Banging the Close: How Brokers are Playing with the Bitcoin Markets for Profit

By Jumpy Bitcoin, Mining, Broker, Volatility

There is a practice in the bitcoin mining industry that is affecting prices on public exchanges, impacting commerce across the entire cryptocurrency economy. This is the practice of over the counter liquidity provision. In layman's terms, this is when a broker offers large amounts of USD or other fiat for equally large amounts of bitcoin.

Bitcoin volatility
The miners need this type of service because some of them are chasing returns in terms of dollars on the original investment of the mining equipment and to cover overhead costs (like electricity and rent) which are generally calculated and paid in terms of fiat currency. When miners uncover a block, they suddenly have about 12000 worth of USD in BTC, but need to pay the bills quickly, reinvest in more equipment, and return capital to investors. In order to assure themselves of acceptable returns in terms of fiat, the miners may opt to make a futures contract with a private party with flexible quantities based on the actual production of the miners. The other party promises to pay a set number of dollars for the bitcoin whenever a block is uncovered.

So, if this is an essential product for the miners to have access to, how is it impacting the rest of the economy? The answer is a method that bankers have used to manipulate markets for nearly a century. 

It is called 'banging the close.' When a futures contract is negotiated, the price might be based on the current market price of bitcoin or might set a certain time in the future upon which the rate is based. A broker with the capacity to make these large contracts will also be holding huge amounts of bitcoin that he wishes to liquidate at opportune times. He can use these coins to manipulate the price of his future bitcoin income by overwhelming the market with sell orders at the time set forth in the contract. Thus, the miners get a lower artificial price for their hard-earned coins, which was manipulated by their counterparty.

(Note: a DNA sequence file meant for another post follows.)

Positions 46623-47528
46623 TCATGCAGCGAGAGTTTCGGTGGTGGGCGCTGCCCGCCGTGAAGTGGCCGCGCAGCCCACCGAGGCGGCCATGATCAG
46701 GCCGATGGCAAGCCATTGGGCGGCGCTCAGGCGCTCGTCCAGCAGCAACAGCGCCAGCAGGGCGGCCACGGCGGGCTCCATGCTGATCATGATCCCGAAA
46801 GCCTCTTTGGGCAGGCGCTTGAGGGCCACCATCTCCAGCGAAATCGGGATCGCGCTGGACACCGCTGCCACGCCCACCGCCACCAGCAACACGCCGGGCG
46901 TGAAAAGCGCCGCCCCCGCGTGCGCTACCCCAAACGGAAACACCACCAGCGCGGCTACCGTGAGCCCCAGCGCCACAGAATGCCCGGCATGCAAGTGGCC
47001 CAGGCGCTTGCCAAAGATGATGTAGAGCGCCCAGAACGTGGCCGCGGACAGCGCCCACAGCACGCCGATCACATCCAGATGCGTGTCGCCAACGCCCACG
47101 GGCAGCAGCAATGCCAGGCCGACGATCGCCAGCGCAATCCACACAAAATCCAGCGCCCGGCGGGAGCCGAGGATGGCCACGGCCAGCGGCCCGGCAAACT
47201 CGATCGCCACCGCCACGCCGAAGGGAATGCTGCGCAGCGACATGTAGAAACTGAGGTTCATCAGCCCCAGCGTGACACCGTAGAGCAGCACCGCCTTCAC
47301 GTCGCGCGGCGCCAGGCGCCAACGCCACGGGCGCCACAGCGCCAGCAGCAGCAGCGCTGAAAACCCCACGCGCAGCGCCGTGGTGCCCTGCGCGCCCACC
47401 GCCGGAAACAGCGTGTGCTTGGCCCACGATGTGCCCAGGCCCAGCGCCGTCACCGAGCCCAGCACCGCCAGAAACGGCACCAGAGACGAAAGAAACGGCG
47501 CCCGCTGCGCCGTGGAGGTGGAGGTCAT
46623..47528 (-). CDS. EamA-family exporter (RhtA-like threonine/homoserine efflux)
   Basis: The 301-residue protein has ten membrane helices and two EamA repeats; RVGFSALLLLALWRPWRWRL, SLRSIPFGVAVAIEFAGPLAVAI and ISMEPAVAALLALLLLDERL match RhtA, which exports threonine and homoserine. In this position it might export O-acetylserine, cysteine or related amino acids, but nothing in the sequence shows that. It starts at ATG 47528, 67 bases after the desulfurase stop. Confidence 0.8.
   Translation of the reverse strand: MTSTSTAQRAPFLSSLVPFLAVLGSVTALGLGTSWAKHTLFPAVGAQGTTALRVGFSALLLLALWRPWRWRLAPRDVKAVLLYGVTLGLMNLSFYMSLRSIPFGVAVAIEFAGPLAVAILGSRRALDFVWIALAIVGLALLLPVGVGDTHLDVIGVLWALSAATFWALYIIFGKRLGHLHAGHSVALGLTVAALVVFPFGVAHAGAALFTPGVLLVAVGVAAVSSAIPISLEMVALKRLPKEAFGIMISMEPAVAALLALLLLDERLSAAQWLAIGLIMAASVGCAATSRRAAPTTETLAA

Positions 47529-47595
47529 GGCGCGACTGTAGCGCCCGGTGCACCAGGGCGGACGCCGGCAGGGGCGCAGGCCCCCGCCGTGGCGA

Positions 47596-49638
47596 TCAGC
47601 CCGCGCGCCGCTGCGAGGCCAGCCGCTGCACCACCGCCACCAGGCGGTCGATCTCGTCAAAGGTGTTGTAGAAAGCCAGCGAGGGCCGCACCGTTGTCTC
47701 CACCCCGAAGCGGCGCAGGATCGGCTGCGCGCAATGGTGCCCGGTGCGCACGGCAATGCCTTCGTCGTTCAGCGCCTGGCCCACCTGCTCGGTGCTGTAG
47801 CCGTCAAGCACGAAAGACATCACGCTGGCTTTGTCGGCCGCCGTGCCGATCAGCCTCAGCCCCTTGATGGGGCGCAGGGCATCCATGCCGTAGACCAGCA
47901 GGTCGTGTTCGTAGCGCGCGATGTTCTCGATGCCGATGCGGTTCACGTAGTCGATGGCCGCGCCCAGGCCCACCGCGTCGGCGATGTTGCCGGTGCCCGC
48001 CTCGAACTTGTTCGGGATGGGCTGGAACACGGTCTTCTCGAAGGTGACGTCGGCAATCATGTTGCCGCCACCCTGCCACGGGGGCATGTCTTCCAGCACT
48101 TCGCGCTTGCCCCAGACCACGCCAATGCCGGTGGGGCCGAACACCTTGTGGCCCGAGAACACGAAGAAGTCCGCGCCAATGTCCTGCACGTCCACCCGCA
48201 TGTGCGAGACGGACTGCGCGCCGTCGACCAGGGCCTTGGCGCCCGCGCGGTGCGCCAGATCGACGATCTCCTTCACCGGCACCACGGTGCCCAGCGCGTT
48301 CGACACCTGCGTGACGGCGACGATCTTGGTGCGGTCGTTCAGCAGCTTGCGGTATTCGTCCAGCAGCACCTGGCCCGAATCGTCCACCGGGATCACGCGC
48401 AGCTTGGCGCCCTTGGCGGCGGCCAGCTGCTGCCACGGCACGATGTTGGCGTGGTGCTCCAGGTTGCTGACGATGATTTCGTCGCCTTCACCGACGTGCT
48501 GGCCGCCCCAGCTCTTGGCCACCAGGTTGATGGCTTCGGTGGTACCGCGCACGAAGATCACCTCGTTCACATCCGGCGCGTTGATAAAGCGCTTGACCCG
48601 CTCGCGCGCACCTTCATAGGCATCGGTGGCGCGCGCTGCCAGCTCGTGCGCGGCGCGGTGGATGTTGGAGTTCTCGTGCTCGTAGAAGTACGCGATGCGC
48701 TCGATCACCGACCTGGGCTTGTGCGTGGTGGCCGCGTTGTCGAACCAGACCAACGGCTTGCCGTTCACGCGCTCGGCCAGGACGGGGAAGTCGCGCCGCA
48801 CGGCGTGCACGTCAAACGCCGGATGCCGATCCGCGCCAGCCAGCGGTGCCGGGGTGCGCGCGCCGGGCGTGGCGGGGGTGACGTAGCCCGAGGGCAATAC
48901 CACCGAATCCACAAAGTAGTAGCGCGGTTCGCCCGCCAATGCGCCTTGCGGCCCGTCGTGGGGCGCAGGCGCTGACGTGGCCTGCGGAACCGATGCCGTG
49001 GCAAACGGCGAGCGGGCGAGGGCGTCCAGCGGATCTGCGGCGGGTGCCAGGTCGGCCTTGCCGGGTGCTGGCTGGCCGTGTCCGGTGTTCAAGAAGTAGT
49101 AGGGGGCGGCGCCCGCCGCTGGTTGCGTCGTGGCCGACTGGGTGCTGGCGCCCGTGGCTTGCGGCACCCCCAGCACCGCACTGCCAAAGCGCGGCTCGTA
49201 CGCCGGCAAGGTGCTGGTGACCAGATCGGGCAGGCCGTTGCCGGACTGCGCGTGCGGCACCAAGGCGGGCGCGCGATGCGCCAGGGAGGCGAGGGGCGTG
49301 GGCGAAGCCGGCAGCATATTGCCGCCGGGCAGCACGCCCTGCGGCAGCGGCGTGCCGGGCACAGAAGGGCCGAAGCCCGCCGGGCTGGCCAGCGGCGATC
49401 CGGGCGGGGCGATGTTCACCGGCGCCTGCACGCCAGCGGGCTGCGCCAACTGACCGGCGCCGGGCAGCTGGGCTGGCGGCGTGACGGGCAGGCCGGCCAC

The key to this method is that the size of the mining income tends to be huge in comparison to the order volume going through BTC/USD exchanges. Over time, the number of coins in the economy might serve to dilute the power of individual brokers, but they are able to turn a pretty penny with these techniques for the time being. 

Banging the close contributes to one of the largest threats to bitcoin, which is its own volatility. Businesses and common investors watch bitcoin warily as it bounces up and down like a yo-yo, and this keeps many potential market participants on the sidelines. When brokers dump a lot of coins at once to manipulate prices, the market corrects itself creating either an elastic bounce back or scares people into a sell-off. Either way, it contributes to the overall volatility of bitcoin. As businesses are pricing their goods in terms of dollars and letting middlemen handle their BTC payment interfaces, it also changes the price of everyday items that a buyer might want to purchase without waiting for the market to self-correct.